ESSAYS FROM ARCHAEOASTRONOMY & ETHNOASTRONOMY NEWS, THE QUARTERLY BULLETIN OF THE CENTER FOR ARCHAEOASTRONOMY
Number 22 December Solstice 1996
Slavic Star Lore
by Jadran Kale, Zupanijski muzej, HR-22000 Sibenik,Croatia
Today, when we read the 6th century record by Jordanis, we regret the absence
of more detailed information on the 344 stars known to the Goths. Similarly,
Best's failure to record the Maori chief's offer to name 300 stars is a loss
(editor's note: reference added to publications list). When thinking of such
unfortunate omissions, I better appreciate our luck to have documented many of
the traditions of the Slavic peoples. Particularly, when just a few
generations later, we see such knowledge endangered as those cultures are
forcibly altered or disappearing. Today, this ethnoastronomical data is
gathered in the cartographic archives in Zagreb. At some level, the destinies
and the goals of the informants are stored on these pages and in the strange
signs on those maps. Large population movements, and even disappearances are
nothing new in history. This time we have ethnographic research enabling us to
look more closely into traditional knowledge and distinctive heritage.
The most comprehensive study written about Slavic star lore, is Gladyszowa's
"Folk knowledge about stars" from 1960. This fieldwork inherited the pre-war
distribution of populations and state boundaries, documented in the "Atlas of
folk culture", a pioneering project during the thirties. Additionally, general
ethnographic (1851, 1897.) and cartographic (1967.) questionnaires were given
to the South Slavic peoples and neighboring settlements. These materials were
archived at the University of Zagreb and the Academy. They bring together a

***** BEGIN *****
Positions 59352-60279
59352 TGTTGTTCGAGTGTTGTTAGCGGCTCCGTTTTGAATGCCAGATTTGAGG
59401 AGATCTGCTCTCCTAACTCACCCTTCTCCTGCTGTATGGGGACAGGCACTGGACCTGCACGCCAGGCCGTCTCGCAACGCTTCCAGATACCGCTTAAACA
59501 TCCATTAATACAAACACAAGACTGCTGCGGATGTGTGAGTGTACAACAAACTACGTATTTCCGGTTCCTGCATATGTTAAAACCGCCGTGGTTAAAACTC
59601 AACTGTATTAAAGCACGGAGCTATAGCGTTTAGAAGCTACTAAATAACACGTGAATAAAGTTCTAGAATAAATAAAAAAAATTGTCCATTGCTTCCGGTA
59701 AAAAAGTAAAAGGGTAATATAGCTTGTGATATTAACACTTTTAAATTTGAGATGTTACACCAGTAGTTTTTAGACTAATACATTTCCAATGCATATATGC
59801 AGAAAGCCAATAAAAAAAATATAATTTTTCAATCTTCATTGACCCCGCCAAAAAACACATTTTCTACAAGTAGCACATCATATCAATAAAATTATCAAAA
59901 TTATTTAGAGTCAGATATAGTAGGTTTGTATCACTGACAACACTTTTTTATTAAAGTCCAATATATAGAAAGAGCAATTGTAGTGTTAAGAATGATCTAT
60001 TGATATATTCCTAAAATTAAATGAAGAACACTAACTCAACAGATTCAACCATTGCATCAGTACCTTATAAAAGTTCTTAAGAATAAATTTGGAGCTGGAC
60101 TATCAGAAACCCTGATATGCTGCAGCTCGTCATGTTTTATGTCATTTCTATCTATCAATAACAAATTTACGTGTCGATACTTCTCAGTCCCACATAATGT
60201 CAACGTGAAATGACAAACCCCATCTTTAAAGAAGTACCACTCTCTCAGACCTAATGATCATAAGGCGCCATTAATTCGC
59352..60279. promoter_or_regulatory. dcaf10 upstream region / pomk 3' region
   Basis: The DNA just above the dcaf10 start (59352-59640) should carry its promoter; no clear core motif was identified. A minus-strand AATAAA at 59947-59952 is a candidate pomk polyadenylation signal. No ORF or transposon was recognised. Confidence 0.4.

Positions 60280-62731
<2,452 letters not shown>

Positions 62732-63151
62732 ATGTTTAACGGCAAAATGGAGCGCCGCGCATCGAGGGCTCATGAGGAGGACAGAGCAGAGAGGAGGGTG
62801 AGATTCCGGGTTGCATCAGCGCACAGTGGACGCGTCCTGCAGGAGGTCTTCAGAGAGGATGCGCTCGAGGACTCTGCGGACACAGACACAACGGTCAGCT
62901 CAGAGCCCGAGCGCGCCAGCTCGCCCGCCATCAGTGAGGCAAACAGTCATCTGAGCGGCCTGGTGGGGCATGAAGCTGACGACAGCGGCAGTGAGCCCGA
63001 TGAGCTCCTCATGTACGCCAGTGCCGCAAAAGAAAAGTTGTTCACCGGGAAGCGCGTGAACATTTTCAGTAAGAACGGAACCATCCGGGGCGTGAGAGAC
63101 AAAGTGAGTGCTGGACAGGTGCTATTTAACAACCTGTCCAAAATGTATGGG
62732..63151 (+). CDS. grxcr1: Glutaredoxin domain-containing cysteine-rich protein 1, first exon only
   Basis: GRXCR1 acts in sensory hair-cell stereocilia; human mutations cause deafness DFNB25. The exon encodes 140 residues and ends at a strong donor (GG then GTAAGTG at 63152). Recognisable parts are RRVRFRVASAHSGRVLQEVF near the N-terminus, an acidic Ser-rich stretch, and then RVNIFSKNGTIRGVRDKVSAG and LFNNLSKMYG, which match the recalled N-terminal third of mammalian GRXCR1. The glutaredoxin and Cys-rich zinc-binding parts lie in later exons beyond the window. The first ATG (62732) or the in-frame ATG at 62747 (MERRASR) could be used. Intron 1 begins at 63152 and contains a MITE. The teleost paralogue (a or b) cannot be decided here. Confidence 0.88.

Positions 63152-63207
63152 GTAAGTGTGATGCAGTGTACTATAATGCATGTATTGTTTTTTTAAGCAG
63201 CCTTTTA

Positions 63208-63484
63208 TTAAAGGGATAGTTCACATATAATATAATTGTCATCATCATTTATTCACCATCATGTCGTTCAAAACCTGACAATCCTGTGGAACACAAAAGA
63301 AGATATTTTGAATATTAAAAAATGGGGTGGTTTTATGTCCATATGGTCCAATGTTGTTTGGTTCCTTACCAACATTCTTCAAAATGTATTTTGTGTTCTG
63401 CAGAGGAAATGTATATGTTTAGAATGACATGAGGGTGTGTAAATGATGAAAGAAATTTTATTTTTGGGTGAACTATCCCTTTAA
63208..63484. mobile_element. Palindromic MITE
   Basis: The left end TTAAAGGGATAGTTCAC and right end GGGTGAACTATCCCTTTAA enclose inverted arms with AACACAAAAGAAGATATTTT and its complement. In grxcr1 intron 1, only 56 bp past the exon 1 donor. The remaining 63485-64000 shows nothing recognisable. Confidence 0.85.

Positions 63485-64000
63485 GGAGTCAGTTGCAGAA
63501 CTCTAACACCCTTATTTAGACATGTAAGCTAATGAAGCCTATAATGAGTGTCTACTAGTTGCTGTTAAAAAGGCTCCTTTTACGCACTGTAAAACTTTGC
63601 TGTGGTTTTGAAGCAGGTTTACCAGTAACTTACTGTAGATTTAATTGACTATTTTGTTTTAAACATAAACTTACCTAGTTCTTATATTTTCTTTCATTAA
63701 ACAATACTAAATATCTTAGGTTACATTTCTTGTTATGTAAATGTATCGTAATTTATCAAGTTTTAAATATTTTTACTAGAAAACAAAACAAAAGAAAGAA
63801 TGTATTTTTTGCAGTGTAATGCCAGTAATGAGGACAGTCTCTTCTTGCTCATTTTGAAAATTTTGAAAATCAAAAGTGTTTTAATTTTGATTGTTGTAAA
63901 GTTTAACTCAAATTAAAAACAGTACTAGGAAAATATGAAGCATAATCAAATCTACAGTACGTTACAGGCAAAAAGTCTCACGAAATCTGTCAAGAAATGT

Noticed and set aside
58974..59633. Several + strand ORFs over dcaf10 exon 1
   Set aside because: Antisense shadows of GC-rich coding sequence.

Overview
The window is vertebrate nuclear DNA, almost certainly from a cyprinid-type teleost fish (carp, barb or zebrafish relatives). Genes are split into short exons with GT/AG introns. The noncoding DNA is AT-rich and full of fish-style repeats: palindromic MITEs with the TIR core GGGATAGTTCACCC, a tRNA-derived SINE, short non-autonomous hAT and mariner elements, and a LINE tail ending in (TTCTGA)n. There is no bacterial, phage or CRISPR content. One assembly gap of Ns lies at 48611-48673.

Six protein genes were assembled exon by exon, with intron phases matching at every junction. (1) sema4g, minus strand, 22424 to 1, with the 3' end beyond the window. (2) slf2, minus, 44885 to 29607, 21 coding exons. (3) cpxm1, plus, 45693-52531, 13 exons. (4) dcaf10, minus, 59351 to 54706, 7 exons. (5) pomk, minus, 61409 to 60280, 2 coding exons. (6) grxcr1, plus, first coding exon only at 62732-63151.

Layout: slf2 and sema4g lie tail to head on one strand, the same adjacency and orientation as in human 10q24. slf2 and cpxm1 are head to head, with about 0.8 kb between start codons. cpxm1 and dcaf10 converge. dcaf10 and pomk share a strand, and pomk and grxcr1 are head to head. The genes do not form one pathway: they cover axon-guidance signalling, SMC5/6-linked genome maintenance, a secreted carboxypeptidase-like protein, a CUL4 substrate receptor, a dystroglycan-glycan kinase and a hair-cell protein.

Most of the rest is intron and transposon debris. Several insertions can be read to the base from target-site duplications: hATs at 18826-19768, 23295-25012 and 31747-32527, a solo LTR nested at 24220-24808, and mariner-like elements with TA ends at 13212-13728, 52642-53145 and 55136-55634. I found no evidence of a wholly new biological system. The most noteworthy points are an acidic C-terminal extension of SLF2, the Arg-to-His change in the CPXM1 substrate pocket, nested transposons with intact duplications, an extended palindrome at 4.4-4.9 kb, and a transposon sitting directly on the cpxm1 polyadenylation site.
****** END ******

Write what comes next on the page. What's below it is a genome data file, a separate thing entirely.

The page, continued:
number of ethnoastronomical descriptions gathered from places where they have
not only been forgotten, but erased as a result of migration and death. Future
studies will benefit from this material, but are likely to be accompanied with
thoughts about the peculiar and painful side of the ethnographic present.
Such star lore contains elements of the conflicting sides of life in the
family, community, and neighborhood. With many variants across the
Mediterranean, there is the story of a straw-road made after a shameful theft
from a spiritual relative. This story becomes more understandable when
associated with the Albanian highland proverb that one must not take a single
straw from his godfather's wealth, or when related with the symbolic scene of
shoe-wiping before leaving the house. To several South Slavic peoples,
probably the most powerful lesson in the night sky, is eternalized in the stars
of the Pleiades. Many proverbs and tale fragments lead to a story about "The
Little Vlachs Brothers" (also to be recognized as "The Little Turks", "The
Little Sokac-Croats", or under a dozen patronymics described among the Bosnian
Muslims), who tried to steal a bride from another community. They were pursued
and frozen in an ever-lasting moment while close to the reach of the pursuer's
staff. The importance of this lesson can easily be estimated from its
widespread presence among all the South Slavic peoples (except the Slovenes),
and by the significance of the stars involved (Pleiades, Sirius, Orion's Belt).
To understand this lore, one must be aware of related circumstances. As with
classic sky lore and artistic representation, such etiologies were meant to be
a powerful lesson of the appropriate social behavior. The actions pictured in
the sky included both good (to be emulated) and evil (to be avoided). Also,
lore connected with the sky and stars usually presents the characters in
symbolically stronger or divine forms. Not all lore is worthy of being situated
at such an the night sky. The examples of star lore mentioned here are no
exception. Even harsh messages about bad behavior obtained their final
polished forms in the sky. Star lore is a kind of cultural memory. Its
erasure is on a par with the destruction traditional codex's themselves.
Gladyszowa, Maria: Wiedza ludowa o gwiazdach (Folk knowledge about stars).
Jankovic, Nenad Dj.: Astronomija u predanjima, obicajima i umotvorinama Srba
(Astronomy in the lore, customs, and the folk wisdom of the Serbs). Belgrade,
Kale, Jadran: Izvori za etnoastronomiju (Sources for ethnoastronomy). In:
Kucerin zbornik, 103-120. Sibenik (Croatia), 1995.
Maticetov, Milko: Slovenska ljudska imena zvezd in predstave o njih (Slovenian
folk-names of the stars and their perception). In: Anzeiger fuer Slavische
Philologie 6, 60-103. Wiesbaden, 1972.
Rut, Mariia Eduardovna: Russkaia narodnaia astronimiia (Russian folk
astronomy). Sverdlovsk, 1987.